A version of this post is still online at the Open Letters Monthly archive; the editors titled it “As Dark Locks In” when it was published in October, 2012. I’ve made revisions for clarity and to include information I’ve learned about the show since, but my motivation to repost is a recent re-engagement with the show itself and a correspondence with one of its authors. Part two will complete the re-post of the original article. Subsequent parts will be “addenda.”

Thursday, December 12, 2019

206. An impression of } Xenocles' qualities.

[ from Aristophanes' Clouds, possibly "coming from Xenocles' Licymnius and spoken by Alcmene on hearing that Licymnius had been killed by Tlepolemus." Cast: Second Creditor, flannel short pajamas, Nordstrom; Strepsiades, Westerly metallic wind shell coat, Athleta. Commentary and translation, M. J. Cropp from Minor Greek Tragedians. ] 

Friday, December 6, 2019

205. The bleeding of one category } into another.

The narrator of Throat Sprockets (Tim Lucas, 1994), sees The Cure at Dulles airport: “I watched with fascination as this troupe of fern-haired, powder-faced specters trudged with their entourage through the crowd toward a private exit.” Shortly thereafter, he considers the Billboard Top 100:
Nearly all the nation’s hit songs, I noticed, had been recorded by mannish women and ambivalent men, with mournful lyrics tenderly addressed to the genderless lovers no longer in their lives. I recognized the symptom. All of us—the people who shaped society—were somehow touched by the same depression, and our blue funk was profiting no one but the business we represented in order to stay alive and in this pathetic state. To the record companies who recorded these balladeers, their sorrow was a platinum payoff, a jackpot of skulls crowned that particular week (the chart said) by Sinead O’Connor’s interpretation of “Nothing Compares 2 U.” This, I told myself, was the first generation of compact disks: silver stacks minted to perform repeatedly, to spin eternally without distortion or diminishment; the voices encoded on them—the first sounds chosen for such preservation—shared a ubiquitous sadness that seemed to yearn for the gone days of vinyl, their voices plaintively aching to be abused once again with yesterday’s needles.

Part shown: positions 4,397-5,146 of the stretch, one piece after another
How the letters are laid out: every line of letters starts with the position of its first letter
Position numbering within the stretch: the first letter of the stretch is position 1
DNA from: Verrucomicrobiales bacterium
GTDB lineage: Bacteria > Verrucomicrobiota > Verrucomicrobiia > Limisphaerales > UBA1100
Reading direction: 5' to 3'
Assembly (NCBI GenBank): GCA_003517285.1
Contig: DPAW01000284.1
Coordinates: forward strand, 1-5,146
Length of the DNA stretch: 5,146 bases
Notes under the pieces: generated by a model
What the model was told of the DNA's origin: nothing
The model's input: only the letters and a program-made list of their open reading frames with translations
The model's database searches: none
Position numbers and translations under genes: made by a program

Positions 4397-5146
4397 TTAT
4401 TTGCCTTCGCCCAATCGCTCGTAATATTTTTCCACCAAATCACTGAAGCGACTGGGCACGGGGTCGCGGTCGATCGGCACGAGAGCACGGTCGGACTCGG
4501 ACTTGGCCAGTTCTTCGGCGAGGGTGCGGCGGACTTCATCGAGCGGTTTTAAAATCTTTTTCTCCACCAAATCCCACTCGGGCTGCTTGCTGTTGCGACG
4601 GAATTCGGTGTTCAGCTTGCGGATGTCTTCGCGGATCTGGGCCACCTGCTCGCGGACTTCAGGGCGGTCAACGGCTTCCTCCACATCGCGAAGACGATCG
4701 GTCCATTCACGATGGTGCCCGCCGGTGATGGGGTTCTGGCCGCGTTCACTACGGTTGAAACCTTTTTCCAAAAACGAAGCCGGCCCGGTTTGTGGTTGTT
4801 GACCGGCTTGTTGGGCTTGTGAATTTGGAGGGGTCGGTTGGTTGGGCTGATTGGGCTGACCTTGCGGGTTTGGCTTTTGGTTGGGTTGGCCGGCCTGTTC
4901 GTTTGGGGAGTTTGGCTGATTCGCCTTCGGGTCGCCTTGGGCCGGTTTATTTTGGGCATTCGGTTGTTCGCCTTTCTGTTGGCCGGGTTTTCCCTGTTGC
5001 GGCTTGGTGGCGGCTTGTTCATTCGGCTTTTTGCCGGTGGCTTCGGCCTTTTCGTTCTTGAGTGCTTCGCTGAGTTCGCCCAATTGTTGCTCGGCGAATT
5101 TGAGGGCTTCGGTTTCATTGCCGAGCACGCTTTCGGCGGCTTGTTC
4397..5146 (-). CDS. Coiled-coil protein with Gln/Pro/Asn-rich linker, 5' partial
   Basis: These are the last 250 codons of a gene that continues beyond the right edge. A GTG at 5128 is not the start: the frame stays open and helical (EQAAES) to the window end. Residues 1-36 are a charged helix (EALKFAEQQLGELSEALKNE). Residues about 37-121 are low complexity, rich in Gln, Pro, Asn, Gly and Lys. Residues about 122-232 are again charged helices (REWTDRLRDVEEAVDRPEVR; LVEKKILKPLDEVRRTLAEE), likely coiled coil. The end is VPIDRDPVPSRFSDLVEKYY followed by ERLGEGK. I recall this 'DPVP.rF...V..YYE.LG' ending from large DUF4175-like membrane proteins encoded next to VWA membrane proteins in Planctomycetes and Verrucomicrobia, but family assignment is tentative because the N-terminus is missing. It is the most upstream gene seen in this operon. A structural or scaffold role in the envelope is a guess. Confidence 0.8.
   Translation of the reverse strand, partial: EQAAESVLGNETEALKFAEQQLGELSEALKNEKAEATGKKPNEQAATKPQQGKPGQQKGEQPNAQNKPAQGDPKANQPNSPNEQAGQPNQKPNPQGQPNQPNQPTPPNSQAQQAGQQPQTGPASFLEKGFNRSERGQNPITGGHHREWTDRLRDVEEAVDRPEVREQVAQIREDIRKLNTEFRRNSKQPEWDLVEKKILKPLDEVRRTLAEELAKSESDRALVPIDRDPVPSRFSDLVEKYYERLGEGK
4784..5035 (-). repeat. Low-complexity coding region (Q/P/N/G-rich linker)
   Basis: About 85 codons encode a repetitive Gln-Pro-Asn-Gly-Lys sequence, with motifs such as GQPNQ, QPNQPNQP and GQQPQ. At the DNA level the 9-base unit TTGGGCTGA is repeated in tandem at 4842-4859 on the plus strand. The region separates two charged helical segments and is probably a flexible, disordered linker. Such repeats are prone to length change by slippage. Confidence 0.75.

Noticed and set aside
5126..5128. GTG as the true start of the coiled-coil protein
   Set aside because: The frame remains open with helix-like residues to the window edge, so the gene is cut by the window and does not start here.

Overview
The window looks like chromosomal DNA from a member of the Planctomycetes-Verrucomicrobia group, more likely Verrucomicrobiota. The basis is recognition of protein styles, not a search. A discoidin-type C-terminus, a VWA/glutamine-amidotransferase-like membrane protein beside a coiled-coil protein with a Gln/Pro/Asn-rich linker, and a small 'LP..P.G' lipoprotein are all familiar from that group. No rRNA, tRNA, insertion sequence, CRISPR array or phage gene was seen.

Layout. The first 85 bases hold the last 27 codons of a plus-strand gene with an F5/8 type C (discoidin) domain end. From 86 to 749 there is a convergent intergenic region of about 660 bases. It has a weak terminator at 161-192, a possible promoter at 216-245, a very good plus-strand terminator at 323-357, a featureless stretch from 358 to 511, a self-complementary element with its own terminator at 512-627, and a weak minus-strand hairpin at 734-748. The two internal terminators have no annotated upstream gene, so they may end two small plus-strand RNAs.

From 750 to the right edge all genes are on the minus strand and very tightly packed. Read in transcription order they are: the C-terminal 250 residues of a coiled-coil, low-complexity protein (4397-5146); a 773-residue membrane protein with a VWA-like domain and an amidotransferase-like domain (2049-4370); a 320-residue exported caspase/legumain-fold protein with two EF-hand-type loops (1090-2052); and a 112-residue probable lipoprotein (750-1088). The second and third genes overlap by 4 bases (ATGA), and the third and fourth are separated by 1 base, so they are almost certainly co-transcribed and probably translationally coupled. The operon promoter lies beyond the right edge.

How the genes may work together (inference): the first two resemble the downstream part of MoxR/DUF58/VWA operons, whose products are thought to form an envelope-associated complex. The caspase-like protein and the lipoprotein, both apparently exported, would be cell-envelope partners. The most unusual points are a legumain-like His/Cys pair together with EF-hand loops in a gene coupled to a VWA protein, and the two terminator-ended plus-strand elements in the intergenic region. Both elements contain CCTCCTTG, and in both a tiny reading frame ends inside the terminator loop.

This passage caught my attention in a way it wouldn’t have when I first read the novel in 1994. Then, it served only as a metaphor: compact disk as vampiric, ever-living undead. Lucas’ idea that a historic event—the advent of the compact disk—would be associated with the malaise of a certain group of artists forever, didn’t make an impression.

Fall, 2013, I spent an afternoon with music writer Geeta Dayal—I’d invited her to speak to my students about her Another Green World monograph. I picked her up in Cambridge, drove her to Providence, brought her to both my classes, and took her to lunch. She was a memorable speaker. Between classes, she regarded the CDs in my office (I’m right now listening on an inexpensive Sony boombox to a CD pressed in 1993). She preferred vinyl, she said—she said she always thought “CDs are ugly.” I was surprised. Sure, I was aware of the rhapsodizing vinyl inspires (especially its sleeve), but the beauty of an LP does not ipso-facto suggest that compact disks are ugly. I told her I disagreed, that I love the oil-slick rainbow of an unadorned CD, the different iterations of the jewel case, iterations of the booklet, other varieties of packaging (including mini-reproductions of the vinyl sleeve); I have CDs that are black on both sides, a CD that changes color when played, a CD shaped like Paul McCartney’s head, gold CDs, a short-playing CD set in a transparent ring, double-sided CDs, and CDs that look like little LPs. I doubt I swayed Ms. Dayal. And I will forever be envious of the stack of Kompact LPs she told me she obtained for free.

Coming from the narrator of Throat Sprockets, lost in the midst of his obsession with neck porn and the inevitable unhappiness that accompanies obsession, the observation rings true. Not so out of context.

# # #

I don’t like the phrase “mannish women and ambivalent men.” If “mannish women” is shorthand for lesbian, it’s pretty weak shorthand; if it’s shorthand for women who are tough, or muscular, or for women with short hair (or none), etc., it’s weak. Sinead O’Connor is not mannish, she’s Sinead O’Connor. And what does “ambivalent men” mean in this context? Bisexual? Asexual? Gay? Or just guys who don’t care?